Peter Bogdanovich Appreciation: Critic-Turned-Filmmaker Had an Ongoing Love Affair With Hollywood

He weathered professional triumphs and tragedies but remained devoted to the movies

Peter Bogdanovich
Peter Bogdanovich in 1973 (Photo by Evening Standard/Hulton Archive/Getty Images)

The life story of Peter Bogdanovich, who died this week at the age of 82, reads like the kind of yarn spun in the classic Hollywood movies he loved so much, with triumph and tragedy, rejection and vindication, an outsider becoming an insider, a protégé becoming a mentor.

Born in Kingston, New York, in 1939, Bogdanovich’s early career resembled that of the French New Wave directors who were coming of age at the same time — a bright young man with an obsessive love and knowledge of golden-age American cinema starts out as a film critic and journalist before becoming a filmmaker himself. In the early 1960s, Bogdanovich made a name for himself as a film curator at New York’s Museum of Modern Art, where he showcased underappreciated but groundbreaking filmmakers like John Ford and Allan Dwan and wrote scholarly examinations of the films of Howard Hawks, Orson Welles and Alfred Hitchcock.

Moving to Los Angeles with first wife, Polly Platt, who would play a key role in his earliest cinematic successes, Bogdanovich befriended Roger Corman, who gave him his earliest directorial assignments: the cheesy “Voyage to the Planet of Prehistoric Women” and the powerful “Targets.” The latter film not only provided Boris Karloff the opportunity to deliver a haunting, end-of-career performance as an over-the-hill movie star but also delivered caustic and cogent commentary about America’s gun culture.

The early 1970s saw some of Bogdanovich’s greatest hits, from his immortal breakout films “The Last Picture Show” (1971), “What’s Up, Doc?” (1972), and “Paper Moon” (1973) — all homages to various classic movie genres with a contemporary pulse — to his friendship with Orson Welles, which would lead to Bogdanovich’s book “This Is Orson Welles” and his co-starring role (as a character not entirely unlike himself) in Welles’ final masterpiece, “The Other Side of the Wind,” which was finally completed and released by Netflix in 2018.

Those directorial triumphs established Bogdanovich as one of the cornerstone directors of what would become known as the New Hollywood of the 1970s, as he demonstrated a gift for making films that were both auteur-driven and audience-friendly. He faced his first major setback following an affair with “Last Picture Show” star Cybill Shepherd, which ended his marriage to Platt. Critics and the film industry designated Bogdanovich as a tall poppy to cut down, and they reveled in the humbling of a wunderkind when his expensive musical “At Long Last Love,” starring Shepherd and Burt Reynolds, flopped. (In later years, Bogdanovich would release a director’s cut of the film to Blu-ray, leading to at least some critical reappraisal.)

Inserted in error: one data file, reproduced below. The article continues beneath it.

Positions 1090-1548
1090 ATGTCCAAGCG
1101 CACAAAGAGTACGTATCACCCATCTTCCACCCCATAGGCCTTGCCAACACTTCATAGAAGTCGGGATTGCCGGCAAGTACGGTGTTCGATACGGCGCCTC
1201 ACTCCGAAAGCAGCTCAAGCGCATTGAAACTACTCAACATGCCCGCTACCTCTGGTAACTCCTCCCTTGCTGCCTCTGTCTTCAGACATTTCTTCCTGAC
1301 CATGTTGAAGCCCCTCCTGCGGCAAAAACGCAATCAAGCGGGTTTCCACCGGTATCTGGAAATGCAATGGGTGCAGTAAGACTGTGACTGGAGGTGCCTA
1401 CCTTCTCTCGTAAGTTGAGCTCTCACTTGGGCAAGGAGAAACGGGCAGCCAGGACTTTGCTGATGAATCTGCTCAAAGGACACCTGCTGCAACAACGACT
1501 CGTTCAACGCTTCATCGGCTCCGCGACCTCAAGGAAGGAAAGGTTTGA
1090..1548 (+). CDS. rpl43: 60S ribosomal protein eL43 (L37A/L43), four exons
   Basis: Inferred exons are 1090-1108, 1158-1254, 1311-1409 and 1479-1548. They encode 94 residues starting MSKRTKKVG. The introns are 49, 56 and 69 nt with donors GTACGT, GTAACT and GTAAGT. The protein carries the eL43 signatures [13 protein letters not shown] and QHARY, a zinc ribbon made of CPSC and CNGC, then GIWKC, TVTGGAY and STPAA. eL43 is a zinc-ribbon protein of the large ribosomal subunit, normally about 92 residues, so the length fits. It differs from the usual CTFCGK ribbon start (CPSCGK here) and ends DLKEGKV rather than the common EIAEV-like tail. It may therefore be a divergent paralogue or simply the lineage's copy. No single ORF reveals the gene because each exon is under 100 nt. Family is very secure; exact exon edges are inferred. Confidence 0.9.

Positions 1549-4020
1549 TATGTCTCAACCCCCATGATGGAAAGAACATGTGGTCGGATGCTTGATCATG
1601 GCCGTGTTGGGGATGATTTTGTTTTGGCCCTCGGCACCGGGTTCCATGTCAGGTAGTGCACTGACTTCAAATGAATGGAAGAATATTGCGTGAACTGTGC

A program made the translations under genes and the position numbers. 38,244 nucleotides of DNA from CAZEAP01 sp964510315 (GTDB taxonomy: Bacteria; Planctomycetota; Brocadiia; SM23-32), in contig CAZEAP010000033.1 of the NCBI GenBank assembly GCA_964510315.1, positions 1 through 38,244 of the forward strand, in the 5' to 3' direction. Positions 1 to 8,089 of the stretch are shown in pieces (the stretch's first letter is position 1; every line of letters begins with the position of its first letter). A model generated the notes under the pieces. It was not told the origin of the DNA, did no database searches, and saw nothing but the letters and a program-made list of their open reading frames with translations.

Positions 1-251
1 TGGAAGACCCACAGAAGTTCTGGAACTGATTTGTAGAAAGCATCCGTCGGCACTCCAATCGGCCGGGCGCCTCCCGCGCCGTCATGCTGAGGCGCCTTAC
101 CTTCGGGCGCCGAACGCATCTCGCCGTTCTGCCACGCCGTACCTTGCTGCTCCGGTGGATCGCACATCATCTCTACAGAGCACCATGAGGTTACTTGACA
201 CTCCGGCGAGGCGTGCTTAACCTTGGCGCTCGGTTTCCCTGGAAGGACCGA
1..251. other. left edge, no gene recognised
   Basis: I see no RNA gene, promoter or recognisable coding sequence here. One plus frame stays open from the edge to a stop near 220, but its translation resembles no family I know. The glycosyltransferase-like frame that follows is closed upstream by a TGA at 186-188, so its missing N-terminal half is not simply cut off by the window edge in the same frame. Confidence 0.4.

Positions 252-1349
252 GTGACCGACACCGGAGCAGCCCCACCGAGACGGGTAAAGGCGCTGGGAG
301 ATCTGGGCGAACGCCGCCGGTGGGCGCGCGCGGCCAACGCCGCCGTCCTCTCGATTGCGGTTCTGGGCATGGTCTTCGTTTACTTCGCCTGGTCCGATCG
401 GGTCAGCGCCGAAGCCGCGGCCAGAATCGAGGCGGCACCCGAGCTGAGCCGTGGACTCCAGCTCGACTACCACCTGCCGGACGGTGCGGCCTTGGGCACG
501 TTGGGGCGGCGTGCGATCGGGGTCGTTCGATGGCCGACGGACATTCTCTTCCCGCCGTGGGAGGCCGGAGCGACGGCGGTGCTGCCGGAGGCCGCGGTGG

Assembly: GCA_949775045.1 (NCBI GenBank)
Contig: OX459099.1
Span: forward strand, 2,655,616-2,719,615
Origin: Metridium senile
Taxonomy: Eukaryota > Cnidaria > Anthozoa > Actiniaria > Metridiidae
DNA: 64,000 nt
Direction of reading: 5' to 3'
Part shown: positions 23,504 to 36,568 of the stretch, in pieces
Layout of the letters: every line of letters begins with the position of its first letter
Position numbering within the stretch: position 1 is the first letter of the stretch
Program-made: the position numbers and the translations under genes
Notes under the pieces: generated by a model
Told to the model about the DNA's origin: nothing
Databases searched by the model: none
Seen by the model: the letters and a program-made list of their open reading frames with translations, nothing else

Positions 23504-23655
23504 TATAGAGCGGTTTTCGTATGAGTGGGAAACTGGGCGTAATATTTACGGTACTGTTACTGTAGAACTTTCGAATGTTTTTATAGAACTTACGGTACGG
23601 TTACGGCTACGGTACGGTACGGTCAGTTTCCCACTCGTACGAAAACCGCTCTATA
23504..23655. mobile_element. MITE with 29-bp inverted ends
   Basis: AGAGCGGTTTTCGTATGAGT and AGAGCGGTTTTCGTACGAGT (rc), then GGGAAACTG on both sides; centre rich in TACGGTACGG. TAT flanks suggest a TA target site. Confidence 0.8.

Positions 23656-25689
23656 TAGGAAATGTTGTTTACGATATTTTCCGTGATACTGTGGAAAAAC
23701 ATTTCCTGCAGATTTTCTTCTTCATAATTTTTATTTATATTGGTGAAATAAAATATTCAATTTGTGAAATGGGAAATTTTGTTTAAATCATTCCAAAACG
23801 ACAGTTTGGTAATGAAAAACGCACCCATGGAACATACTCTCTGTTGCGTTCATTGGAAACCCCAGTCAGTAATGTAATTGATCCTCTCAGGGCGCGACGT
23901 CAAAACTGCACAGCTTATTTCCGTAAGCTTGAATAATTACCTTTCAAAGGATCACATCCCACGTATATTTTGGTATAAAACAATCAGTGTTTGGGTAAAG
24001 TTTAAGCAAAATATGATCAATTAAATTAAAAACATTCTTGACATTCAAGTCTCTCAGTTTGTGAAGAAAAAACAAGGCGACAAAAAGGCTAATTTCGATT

He suffered box-office disappointments with “Daisy Miller” (1974) and “Nickelodeon” (1976), although he did garner positive reviews for 1979’s “Saint Jack,” starring Ben Gazzara. Bogdanovich seemed poised for a comeback with 1981’s “They All Laughed,” an all-star screwball comedy starring Gazzara, Audrey Hepburn, John Ritter and Colleen Camp, but the film’s reception was overshadowed by the murder of co-star Dorothy Stratten, with whom he had been romantically involved. (Bogdanovich would marry Stratten’s sister Louise in 1988; they divorced in 2001.)

Bogdanovich continued to make films of note, including “Mask” (1985) and “The Cat’s Meow” (2001), but by the 2000s, he found himself in the position of Welles and his other early idols — someone more likely to be sought out as a film historian and mentor than as a working filmmaker. Those relationships with younger filmmakers paid off with his final feature, 2014’s “She’s Funny That Way”; the team of executive producers included admirers Wes Anderson and Noah Baumbach, while Quentin Tarantino (who picked up Bogdanovich’s mantle of paying homage to the cinema of yesteryear) has a cameo as himself.

Peter Bogdanovich leaves behind many unforgettable films, including “The Last Picture Show,” which earned him two Oscar nominations, as director and co-writer with novelist Larry McMurtry (and which retains its austere power five decades later); “What’s Up, Doc?” (still one of the very funniest comedies ever made); and “At Long Last Love” (better than you’ve heard). But he also created reams of cinema scholarship, from his books and documentaries (his last one was 2018’s “The Great Buster: A Celebration”) to the recent TCM podcast “The Plot Thickens,” in which he discussed his singular life with host Ben Mankiewicz.

He was an artist, a critic, a raconteur and the last of the great ascot-wearers. And even when Peter Bogdanovich gave more to the movies than the movies gave to him, his love affair with Hollywood never ended.